Faculty Research 1990 - 1999

Title

Ultrastructure of macrophages and dendritic cells in osteopetrosis (op) mutant mice lacking macrophage colony-stimulating factor (M-CSF/CSF-1) activity.

Document Type

Article

Publication Date

1994

Keywords

Cell-Differentiation: de, Cell-Division: de, Dendritic-Cells: de, ul, Female, Homozygote, Human, Macrophage-Colony-Stimulating-Factor: ge, df, Macrophages: de, ul, Male, Mice, Mice-Inbred-C3H, Mice-Inbred-C57BL, Mice-Mutant-Strains, Microscopy-Electron, Osteopetrosis: dt, ge, pa, Recombinant-Proteins, SUPPORT-NON-U-S-GOVT, SUPPORT-U-S-GOVT-P-H-S

JAX Source

J Submicrosc Cytol Pathol 1994 Jan;26(1):111-9

Grant

CA20408/CA/NCI

Abstract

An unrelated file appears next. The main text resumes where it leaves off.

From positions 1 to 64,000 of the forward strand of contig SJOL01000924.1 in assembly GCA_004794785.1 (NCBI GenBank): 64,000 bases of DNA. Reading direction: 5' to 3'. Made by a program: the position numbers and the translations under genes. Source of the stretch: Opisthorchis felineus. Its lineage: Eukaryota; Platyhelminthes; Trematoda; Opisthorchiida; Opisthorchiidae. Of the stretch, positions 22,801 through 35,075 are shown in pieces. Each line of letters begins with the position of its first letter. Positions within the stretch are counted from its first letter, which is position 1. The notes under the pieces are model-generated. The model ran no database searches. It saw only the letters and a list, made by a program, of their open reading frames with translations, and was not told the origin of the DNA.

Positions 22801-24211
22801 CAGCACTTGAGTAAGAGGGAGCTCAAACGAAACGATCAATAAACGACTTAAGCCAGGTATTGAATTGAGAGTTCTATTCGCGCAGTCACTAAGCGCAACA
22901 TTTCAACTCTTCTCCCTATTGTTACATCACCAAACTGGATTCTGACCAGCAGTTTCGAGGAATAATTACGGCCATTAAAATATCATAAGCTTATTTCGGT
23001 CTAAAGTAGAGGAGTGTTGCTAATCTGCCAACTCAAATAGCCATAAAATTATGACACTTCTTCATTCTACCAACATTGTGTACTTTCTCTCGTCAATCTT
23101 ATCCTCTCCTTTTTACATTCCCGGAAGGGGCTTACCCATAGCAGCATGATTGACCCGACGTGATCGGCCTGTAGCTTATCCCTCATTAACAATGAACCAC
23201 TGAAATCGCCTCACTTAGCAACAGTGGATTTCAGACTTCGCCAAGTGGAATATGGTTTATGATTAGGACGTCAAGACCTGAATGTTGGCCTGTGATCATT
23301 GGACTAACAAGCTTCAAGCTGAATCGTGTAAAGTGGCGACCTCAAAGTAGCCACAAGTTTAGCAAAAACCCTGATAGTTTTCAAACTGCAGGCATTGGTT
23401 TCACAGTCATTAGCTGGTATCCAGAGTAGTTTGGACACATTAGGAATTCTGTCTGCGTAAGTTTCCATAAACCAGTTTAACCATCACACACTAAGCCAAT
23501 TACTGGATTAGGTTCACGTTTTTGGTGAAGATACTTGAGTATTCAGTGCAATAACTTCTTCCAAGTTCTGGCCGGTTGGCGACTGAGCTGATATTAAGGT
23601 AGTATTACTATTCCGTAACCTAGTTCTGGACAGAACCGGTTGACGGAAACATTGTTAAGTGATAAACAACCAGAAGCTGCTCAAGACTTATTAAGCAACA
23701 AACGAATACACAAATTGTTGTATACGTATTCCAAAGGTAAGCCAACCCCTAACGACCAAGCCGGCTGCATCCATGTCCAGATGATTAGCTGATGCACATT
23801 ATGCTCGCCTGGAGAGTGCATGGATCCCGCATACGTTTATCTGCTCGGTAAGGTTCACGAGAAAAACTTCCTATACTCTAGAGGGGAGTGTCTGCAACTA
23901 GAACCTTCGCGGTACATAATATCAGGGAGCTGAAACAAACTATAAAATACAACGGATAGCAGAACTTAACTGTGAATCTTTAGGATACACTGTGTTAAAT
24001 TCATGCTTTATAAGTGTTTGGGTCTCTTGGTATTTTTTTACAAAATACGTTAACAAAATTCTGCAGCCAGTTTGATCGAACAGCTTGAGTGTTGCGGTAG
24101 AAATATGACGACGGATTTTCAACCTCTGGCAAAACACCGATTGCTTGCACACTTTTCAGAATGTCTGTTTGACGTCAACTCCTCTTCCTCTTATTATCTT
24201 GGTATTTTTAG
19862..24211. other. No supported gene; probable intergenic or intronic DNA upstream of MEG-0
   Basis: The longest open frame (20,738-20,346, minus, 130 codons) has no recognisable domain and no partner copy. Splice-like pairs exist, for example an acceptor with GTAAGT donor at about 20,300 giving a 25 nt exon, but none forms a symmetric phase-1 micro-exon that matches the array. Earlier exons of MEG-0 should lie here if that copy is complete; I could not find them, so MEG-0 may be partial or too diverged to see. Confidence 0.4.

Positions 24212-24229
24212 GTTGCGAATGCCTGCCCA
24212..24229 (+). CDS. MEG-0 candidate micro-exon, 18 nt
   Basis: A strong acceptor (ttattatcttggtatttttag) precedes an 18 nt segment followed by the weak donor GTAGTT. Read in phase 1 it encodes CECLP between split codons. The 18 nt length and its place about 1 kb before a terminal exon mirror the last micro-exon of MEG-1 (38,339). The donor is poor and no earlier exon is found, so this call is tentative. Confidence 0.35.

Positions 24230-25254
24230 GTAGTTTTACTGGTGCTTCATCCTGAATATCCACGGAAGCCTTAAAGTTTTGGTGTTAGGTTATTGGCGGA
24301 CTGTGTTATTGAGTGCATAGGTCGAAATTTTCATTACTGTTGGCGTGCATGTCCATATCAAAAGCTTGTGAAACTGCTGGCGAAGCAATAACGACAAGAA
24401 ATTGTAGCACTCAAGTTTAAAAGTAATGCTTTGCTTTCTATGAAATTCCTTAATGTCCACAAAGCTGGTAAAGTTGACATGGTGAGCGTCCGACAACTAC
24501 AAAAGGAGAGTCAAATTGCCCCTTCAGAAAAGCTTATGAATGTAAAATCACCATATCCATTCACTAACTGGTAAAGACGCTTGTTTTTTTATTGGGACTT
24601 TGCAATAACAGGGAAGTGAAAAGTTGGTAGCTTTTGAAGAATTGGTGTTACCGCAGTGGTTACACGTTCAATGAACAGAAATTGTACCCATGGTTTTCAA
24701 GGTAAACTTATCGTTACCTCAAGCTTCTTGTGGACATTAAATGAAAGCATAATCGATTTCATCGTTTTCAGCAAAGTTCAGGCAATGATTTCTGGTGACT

The ultrastructural features of macrophages and dendritic cells of mice homozygous for osteopetrosis (op/op) mutation were studied. The mutant mice are characterized by defective differentiation of osteoclasts, monocytes, and tissue macrophages due to the lack of functional macrophage colony stimulating factor (M-CSF/CSF-1) activity. In op/op mice, tissue macrophages were reduced in number and smaller than in normal littermates. Macrophages in op/op mice showed various degrees of phagocytosis but the development of intracytoplasmic organelles and microvillous projections was poor. After administration of CSF-1 daily for 2 weeks, macrophages in op/op mice developed lysosomes and microvillous projections. In the thymic medulla, T-cell zone of lymph nodes, splenic white pulp and epidermis of the op/op mice, the number of dendritic cells was similar to that in normal littermates and the dendritic cells developed a tubulovesicular system typical of interdigitating cells. Birbeck granules in epidermal Langerhans cells were detected in unmanipulated op/op mice, op/op mice injected with CSF-1, and normal littermates or control mice. However, in untreated op/op mice, dendritic cells projected shorter cytoplasmic processes than in normal littermates, normal control mice and CSF-1 injected op/op mice. These results indicate that the differentiation and maturation of tissue macrophages are mediated by CSF-1, but the dendritic cell differentiation is controlled by other factor(s) than CSF-1, most probably by GM-CSF.

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